In response to the shortage of face masks and to prevent hoarding and price gouging in late January, the government invoked Article 54 of the CDC Act its Regulations Governing the Requisition of Materials Property for the Control of Communicable Diseases to procure all surgical masks produced domestically. To further ensure sustained supplies for general populations, hospitals and medical providers, the government ordered key local mask manufacturers to increase supplies progressively, with adequate compensation provided through the COVID-19 Special Act and authorised regulations, for all the requisitioned factories, services and personnel. The government also developed a system for prioritising supplies for frontline health professionals, first responders and children. Masks are distributed and sold at a government-set price by authorised pharmacies, local health centres and convenient stores at three masks per week per citizen, which later expanded to online distribution. Records are kept by tapping into the universal healthcare system to ensure fair distribution. Community-based initiatives such as the Face Mask Map–showing the availability of masks in-store on mobile apps–aided a smoother transition as the Taiwan government institutionalised a national rationalising scheme.
Law also galvanises social change. While experts disagree whether masks protect healthy individuals from COVID-19,8 the wide availability of surgical masks combined with public education on the importance of practising good personal hygiene has created powerful signal for vigilance at the individual and societal levels. Wearing face masks is less a stigma but commonly perceived as a sign of solidarity.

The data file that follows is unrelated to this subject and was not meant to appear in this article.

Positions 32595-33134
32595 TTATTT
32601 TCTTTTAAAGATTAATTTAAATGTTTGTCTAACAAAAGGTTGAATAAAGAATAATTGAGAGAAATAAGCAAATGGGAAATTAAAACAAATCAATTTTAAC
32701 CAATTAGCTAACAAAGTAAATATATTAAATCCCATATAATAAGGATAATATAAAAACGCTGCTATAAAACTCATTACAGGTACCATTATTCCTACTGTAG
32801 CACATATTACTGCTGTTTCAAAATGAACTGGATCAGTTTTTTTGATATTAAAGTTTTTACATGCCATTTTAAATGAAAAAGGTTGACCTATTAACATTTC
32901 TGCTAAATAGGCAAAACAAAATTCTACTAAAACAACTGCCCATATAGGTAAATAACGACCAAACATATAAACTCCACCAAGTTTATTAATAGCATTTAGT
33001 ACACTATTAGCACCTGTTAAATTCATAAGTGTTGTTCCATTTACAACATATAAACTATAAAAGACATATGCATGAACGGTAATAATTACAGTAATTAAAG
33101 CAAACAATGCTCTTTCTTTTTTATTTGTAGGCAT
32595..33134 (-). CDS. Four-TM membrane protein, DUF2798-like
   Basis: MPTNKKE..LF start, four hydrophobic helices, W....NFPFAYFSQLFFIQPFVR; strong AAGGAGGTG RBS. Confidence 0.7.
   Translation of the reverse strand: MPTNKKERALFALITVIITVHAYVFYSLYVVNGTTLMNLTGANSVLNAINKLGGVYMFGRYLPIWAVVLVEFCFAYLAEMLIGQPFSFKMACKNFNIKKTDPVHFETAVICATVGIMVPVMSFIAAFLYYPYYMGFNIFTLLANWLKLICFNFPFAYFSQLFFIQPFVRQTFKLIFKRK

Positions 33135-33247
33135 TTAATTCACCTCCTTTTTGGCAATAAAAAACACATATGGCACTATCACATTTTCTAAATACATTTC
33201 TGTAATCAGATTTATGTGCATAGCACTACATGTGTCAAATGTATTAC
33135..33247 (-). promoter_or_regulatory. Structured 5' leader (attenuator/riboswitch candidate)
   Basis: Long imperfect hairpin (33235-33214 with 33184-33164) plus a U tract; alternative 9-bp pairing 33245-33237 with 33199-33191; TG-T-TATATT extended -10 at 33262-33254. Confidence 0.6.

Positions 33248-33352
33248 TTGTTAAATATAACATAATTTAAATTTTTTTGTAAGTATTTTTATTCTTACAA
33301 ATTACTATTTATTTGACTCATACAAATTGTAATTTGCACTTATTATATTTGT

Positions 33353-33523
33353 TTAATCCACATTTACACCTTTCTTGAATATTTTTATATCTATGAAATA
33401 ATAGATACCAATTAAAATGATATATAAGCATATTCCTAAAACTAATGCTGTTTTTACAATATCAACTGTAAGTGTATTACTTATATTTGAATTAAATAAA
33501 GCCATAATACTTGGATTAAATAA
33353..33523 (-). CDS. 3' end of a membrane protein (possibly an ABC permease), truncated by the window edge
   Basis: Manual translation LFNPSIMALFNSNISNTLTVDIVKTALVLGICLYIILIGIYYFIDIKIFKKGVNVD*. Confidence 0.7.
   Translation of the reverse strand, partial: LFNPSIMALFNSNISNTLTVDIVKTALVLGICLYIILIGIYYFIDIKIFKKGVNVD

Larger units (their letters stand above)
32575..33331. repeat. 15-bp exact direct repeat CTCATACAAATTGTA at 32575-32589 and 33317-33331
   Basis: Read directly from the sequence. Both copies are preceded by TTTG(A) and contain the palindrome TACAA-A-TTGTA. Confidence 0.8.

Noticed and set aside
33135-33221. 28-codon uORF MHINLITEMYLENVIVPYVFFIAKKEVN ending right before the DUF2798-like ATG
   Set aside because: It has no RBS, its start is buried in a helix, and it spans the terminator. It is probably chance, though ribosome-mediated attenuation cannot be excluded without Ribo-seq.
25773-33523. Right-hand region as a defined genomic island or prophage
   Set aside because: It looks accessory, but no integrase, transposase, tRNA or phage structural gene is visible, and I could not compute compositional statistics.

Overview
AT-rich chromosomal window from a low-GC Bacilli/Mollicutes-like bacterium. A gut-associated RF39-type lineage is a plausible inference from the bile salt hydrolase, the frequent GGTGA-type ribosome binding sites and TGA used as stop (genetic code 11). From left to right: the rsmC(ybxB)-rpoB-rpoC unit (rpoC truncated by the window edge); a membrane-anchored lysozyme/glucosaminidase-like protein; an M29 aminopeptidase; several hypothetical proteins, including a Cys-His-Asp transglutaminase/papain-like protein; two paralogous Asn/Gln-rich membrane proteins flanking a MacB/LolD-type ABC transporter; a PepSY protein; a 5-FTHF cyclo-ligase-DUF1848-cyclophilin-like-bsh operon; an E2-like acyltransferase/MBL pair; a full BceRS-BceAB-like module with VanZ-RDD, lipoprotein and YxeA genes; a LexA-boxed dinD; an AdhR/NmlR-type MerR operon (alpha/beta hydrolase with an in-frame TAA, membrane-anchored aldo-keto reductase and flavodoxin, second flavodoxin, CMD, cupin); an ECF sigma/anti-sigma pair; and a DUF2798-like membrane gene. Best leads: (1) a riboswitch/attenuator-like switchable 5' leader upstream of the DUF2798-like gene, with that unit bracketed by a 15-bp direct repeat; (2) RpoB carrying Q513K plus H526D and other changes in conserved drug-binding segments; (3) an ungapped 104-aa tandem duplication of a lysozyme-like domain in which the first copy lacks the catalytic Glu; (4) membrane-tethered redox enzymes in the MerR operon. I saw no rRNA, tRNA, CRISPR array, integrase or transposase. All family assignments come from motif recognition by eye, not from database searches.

The DPP Act designates the Taiwan Centers for Disease Control as the lead agency for epidemic response.6 Beginning in late January, Taiwan actively test, screen and isolate suspected individuals through fastidious contact tracing, after declaring COVID-19 as a contiguous communicable disease under the CDC Act. The declaration provides a legal basis to enhance its national public health response capabilities. As the cases increased steady, the Central Epidemics Command Center (CECC) is established in accordance with Article 17 of the CDC Act. As the CECC is established at the executive level, it centralised public health authority to the CECC, which facilitates interagency collaboration, information sharing and communication across different ministries and agencies—for example, the National Immigration Agency, Council of Agriculture, Taiwan EPA, Ministry of Foreign Affairs, Ministry of the Interior and the Executive Yuan—as well as coordinated responses across state enterprise, reserve service organisations, civic groups and when necessary, military personals. As such, the CECC functions as a central commending centre at high level which steers and coordinates COVID-19 response expeditiously.